So buy a new calculator, and do you homework, and please stop listing to big oil for your scientific knowledge

I don’t need to buy a new calculator and I have done my homework (I am engineering trained and have been doing systems development for decades). There are simple physical facts that one cannot ignore, but I have yet to see any concrete proof that the models in use are taking into consideration that actual energy requirements for phase change.

So far none of your arguments stand as credible (you appear to simply parrot your ideologically stand point without giving refuting calculations). When you can demonstrate that the laws of physics related to solid-liquid phase change for H2O have been revoked (or a process that greatly reduces the required energy for phase change) come back and present this information here for a valid discussion.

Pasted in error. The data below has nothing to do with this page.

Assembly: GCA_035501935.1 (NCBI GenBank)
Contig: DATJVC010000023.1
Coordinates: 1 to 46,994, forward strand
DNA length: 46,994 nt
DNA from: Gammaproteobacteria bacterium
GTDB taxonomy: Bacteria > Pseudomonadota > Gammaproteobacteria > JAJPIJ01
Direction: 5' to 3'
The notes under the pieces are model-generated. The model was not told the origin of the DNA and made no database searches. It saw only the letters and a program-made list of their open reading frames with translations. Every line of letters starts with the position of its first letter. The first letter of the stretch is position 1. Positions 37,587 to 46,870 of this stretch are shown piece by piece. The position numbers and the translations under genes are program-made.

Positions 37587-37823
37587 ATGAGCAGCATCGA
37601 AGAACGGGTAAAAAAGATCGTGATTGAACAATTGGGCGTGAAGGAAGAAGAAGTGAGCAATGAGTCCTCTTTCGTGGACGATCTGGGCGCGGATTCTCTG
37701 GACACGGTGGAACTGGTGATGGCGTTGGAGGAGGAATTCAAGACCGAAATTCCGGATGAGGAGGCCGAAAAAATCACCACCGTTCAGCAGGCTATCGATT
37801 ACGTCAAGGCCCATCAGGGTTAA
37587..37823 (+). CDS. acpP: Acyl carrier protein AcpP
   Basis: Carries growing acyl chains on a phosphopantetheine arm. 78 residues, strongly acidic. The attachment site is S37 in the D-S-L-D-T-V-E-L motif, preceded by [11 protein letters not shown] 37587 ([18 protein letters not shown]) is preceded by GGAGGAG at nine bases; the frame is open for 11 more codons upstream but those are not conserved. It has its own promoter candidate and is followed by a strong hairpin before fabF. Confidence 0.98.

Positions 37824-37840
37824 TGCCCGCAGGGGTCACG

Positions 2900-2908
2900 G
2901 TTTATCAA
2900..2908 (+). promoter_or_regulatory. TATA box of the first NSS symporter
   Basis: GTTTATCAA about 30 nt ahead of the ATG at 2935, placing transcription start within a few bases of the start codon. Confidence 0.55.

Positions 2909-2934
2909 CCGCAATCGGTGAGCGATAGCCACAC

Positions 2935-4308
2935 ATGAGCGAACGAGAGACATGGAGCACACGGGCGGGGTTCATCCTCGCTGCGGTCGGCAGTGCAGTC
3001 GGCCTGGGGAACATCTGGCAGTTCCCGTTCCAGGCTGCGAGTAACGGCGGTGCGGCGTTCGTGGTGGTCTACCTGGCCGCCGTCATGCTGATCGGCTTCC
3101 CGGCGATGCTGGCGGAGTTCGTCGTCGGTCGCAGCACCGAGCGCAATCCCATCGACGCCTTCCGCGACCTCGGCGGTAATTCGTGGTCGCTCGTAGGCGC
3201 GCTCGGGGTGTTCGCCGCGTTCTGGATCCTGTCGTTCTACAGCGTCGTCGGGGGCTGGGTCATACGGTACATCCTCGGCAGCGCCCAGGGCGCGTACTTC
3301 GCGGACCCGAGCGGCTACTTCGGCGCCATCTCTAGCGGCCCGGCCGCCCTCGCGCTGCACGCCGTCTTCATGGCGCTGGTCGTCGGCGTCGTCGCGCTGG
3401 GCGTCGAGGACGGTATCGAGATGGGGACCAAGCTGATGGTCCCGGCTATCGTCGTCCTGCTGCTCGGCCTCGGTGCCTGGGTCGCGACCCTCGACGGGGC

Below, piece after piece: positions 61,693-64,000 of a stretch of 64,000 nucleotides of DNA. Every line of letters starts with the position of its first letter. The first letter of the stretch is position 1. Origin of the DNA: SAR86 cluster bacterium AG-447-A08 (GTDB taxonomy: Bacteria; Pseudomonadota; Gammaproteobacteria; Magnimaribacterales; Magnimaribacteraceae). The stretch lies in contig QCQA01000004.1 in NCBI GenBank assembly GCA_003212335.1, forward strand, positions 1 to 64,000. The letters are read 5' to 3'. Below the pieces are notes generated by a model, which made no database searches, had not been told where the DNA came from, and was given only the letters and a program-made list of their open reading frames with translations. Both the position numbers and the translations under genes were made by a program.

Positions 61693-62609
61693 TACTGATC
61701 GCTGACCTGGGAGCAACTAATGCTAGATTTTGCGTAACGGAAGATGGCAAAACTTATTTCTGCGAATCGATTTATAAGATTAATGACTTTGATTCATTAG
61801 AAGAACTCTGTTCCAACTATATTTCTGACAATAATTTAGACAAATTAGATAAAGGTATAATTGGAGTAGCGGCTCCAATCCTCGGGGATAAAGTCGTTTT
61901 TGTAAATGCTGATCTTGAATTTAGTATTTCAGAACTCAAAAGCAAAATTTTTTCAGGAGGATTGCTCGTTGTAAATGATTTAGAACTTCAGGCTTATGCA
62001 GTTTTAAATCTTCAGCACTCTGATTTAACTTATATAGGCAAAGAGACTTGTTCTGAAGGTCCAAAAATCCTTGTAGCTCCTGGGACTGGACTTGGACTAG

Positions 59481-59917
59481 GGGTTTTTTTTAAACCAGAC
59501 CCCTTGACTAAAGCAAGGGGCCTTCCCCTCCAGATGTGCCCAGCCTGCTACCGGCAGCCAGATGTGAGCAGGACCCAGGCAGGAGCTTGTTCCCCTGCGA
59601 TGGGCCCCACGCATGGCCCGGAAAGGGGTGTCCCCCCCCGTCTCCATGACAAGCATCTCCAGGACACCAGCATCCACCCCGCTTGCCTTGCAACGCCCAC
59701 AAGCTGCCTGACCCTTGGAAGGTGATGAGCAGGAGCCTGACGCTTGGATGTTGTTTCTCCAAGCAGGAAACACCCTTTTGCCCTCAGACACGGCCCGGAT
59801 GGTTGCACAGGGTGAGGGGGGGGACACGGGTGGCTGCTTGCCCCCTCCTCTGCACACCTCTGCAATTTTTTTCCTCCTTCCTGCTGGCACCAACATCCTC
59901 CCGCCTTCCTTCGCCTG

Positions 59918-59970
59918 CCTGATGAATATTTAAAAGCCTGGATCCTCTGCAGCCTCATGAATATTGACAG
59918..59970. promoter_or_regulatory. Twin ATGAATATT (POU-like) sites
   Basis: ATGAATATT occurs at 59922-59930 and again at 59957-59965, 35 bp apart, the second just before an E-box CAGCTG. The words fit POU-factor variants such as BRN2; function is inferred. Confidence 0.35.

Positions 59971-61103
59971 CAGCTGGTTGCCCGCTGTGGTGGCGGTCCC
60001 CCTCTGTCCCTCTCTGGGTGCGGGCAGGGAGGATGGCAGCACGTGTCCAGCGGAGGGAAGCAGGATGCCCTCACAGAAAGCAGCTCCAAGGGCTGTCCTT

I have worked for big oil and they are out there to grab as big a profit as they can. I don’t listen to big oil because (at least here in Australia) they fudge the facts to get prices that they want. Australia actually has considerable reserves of oil, natural gas and coal that would last us for a long time at very cheap prices. However, oil company revenue, government royalties and taxes means that we as citizens pay a premium for these resources. This has some beneficial effects into making alternatives for energy production now more viable.